Researchers at the Massachusetts Institute of Technology (MIT) have created an artificial leaf that has the potential to provide an easy and limitless source of clean energy.
The creation is a silicon wafer around the shape and size of a playing card, and coated on each side with two different catalysts.
The silicon absorbs sunlight and passes the solar energy to the catalysts to split water into molecules of hydrogen and oxygen. Hydrogen can be burned or used in fuel cells to make electricity, and reforms into water either way. Theoretically, anyone with access to water could use it to develop clean and inexpensive fuel this way.
It has been pointed out that there is still a long way to go with this technology, to make it viable for use in real-world conditions, but its low-cost potential could make it hugely scalable and accessible.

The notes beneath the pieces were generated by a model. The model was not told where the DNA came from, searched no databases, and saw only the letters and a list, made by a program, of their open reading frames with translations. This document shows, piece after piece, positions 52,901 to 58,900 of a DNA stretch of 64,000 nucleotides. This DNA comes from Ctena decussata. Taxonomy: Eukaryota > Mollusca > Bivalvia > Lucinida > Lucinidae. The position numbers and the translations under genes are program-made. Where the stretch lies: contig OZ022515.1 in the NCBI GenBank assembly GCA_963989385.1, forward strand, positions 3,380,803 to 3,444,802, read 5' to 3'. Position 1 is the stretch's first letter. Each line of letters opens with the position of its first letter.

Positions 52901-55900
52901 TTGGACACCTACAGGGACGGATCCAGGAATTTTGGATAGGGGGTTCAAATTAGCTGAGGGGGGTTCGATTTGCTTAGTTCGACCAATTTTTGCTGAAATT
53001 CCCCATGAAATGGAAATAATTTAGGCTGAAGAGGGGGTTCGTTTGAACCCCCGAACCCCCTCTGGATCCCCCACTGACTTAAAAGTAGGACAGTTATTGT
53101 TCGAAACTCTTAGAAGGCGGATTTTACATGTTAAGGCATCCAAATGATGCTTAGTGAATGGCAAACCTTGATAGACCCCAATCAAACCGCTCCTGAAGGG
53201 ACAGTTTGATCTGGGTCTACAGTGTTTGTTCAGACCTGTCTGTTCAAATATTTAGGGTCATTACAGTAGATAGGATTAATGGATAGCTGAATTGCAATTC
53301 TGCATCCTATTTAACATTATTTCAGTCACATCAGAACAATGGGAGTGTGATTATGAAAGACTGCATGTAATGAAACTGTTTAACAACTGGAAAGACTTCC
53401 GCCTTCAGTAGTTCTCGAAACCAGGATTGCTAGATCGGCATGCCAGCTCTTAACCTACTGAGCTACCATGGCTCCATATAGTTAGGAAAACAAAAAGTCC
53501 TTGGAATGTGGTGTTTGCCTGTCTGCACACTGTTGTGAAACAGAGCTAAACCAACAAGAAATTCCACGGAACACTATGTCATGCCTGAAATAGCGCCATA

The researchers have said that when the device is placed in a clear jar and exposed to sunlight, it creates a steady stream of oxygen and hydrogen flowing up to the surface. The setup converts 5.5% of the energy in sunlight into hydrogen fuel.
The invention also seems to be stable. The research team had been operating the device for a week, using water from a nearby river, with no drop in efficiency over that time.
The next step in the development process is to see if the device works well with seawater, which could have dramatic implications for lowering future costs further.